Student Spotlight: ArtCenter Packaging Students Design for the Cannabis Industry
by Theresa Christine Johnson on 08/16/2017 | 6 Minute Read
Marijuana isn’t just for smoking anymore—it’s become a hot industry that has now extended into categories like Beauty & Health, Beverages, Spirits & Liquor and more. Medical marijuana sales are projected to grow from $4.7 billion in 2016 to $13.3 billion in 2020, so for the Spring 2017 Packaging Design class at ArtCenter, The Dieline’s Founder Andrew Gibbs and Partner Jessica Deseo wanted their students to take on this booming industry. We spoke with them to learn a little more about what their students designed and what it might mean for the future of cannabis.
Why did you choose this semester's project to be for cannabis packaging?
Jessica: After the passing of Proposition 64 in California we thought the project would be truly relevant to today’s market. We’ve also seen a surge of new cannabis products launching with some amazing product and packaging. It is a booming new industry that is ripe for innovation. The packaging now is nothing like it use to be with brands like KIVA, AYA, and Bloom Farms that have elevated the category. We wanted the students to design their own brand and products with the new California regulations in mind.
Andrew: We also thought it would be fascinating to see what our students would come up with in a category that is essentially brand new, with no defined standards as far as packaging and branding. The project was not only to design the packaging but to conceptualize an entire brand, the products, packaging and branding, as well as an art/photography direction.
What did you hope for students to achieve through working on their design?
Jessica: We wanted them to really understand what it would be like to design for an actual start-up cannabis client, with all of the new CA regulatory restrictions in mind. The results required a lot of research, but each student presented a realistic concept that carefully considered has every new legal requirement on the packaging.
Andrew: Rather than everyone working on the same brand, it was important that each student have a unique brand and portfolio piece. We wanted the project to be as realistic as possible—something that could enter production tomorrow. We wanted them to consider their target customer, the consumer’s needs and desires, the state of the cannabis industry and create a product line that looks to the future.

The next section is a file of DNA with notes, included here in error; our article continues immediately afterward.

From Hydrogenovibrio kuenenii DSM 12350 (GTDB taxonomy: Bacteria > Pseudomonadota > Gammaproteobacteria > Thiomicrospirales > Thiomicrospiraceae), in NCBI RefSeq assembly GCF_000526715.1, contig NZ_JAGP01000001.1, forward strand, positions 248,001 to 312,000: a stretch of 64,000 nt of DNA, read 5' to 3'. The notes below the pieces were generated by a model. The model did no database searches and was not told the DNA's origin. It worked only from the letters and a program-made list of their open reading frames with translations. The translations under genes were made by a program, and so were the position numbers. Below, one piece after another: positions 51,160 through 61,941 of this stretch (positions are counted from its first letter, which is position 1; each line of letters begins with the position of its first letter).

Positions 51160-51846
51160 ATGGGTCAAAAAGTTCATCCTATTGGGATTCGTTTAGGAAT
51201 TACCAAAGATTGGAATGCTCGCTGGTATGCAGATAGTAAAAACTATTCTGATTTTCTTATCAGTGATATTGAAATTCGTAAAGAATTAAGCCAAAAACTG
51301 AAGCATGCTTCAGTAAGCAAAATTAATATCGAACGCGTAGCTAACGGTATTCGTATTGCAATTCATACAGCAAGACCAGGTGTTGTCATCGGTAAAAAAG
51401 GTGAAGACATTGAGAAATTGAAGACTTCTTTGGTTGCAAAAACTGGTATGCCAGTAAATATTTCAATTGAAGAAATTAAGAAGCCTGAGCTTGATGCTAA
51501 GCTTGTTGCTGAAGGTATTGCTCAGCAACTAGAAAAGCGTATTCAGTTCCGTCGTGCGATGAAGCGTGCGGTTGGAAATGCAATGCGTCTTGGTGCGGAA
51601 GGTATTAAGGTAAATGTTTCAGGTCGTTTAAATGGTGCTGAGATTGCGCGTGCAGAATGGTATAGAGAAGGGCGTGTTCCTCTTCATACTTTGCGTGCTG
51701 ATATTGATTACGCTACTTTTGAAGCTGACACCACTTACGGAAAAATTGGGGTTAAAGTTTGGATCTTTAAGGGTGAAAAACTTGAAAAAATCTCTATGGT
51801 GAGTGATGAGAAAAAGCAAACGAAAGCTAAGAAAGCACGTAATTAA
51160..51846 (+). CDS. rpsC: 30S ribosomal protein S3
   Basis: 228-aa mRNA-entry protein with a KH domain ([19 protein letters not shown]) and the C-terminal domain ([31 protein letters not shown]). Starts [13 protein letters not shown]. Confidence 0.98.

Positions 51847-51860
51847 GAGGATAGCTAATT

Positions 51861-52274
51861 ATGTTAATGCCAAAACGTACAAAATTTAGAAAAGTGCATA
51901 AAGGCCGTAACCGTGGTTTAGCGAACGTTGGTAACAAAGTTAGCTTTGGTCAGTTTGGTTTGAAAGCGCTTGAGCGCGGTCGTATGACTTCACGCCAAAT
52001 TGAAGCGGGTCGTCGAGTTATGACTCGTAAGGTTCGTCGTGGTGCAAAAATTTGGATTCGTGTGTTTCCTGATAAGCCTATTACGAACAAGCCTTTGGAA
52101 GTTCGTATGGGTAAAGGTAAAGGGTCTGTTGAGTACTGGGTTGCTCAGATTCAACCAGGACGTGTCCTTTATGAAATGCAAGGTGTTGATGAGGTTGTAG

How did Art Center students disrupt this category with their finished designs?
Jessica: The product selection was what truly shocked me. The students were able to do extensive research on what products can be sold with cannabis. We have everything from beauty products to teas, beverages and personal care items.
Andrew: Lucid for instance, is a Cannabis infused skincare and cosmetics line that truly looks like nothing else in the category. MLAB is all about constrained and limited dosage, which is not the typical category norm. Atma is a Cannabis line that looks more holistic and natural than what currently exists.
What were some of the standout elements from some of the projects, and why?
Jessica: The branding on many of the concepts were really stellar, and realistic. Some of the students naming and reasoning behind the name followed by the design required a lot of concepting and branding with truly real-life results. I can see some of the projects, if funded today, would be easily sold and quite successful in the market.
Andrew: The structural design of Lucid is Salvador Dali meets Sephora. With a flexible branding system, it is a refreshing take on Skincare & Cosmetics products, and it really takes what Cannabis products can be to another level.
What were some of the biggest challenges you saw students encounter with designing cannabis packaging? What solutions did they create for these problems?
Jessica: The biggest challenge was creating a brand collection that made sense. I also think this project was particularly challenging because of the many different steps the students had to take, which any start-up client would face like the naming of the product and the product selection. Once that was complete the final graphic application with legal regulation which at times can disrupt the design.
Andrew: Typically in this class, students are given an existing brand and product range to redesign. This term was completely different—they had to create an original brand name, brand concept and product selection that fit with that. Typically, students thrive on constraints. This project did not provide many constraints, so it was a challenge for them to have to balance so many different ideas and concepts that they could do, and create something that made sense for the market.
Based off of what your students submitted, what do you think we can anticipate and/or will need from cannabis packaging in the future?
Jessica: This really opened my eyes to realize that this assignment was relevant to what is to come in the future with cannabis. I also think the possibility of creating a really high end product line is truly possible.
Andrew: We are seeing a category that is on the verge of going mainstream. In the past, Cannabis has been seen a certain way, for hippie types and “stoners.” Our students showed us a glimpse into the future of this category. A future where Cannabis is more socially accepted, with products that truly change the perception and the face of the category as a whole.
Designed by: Xiaoyi Xie, Angela Pak, & Ziqi Wang
ArtCenter College of Design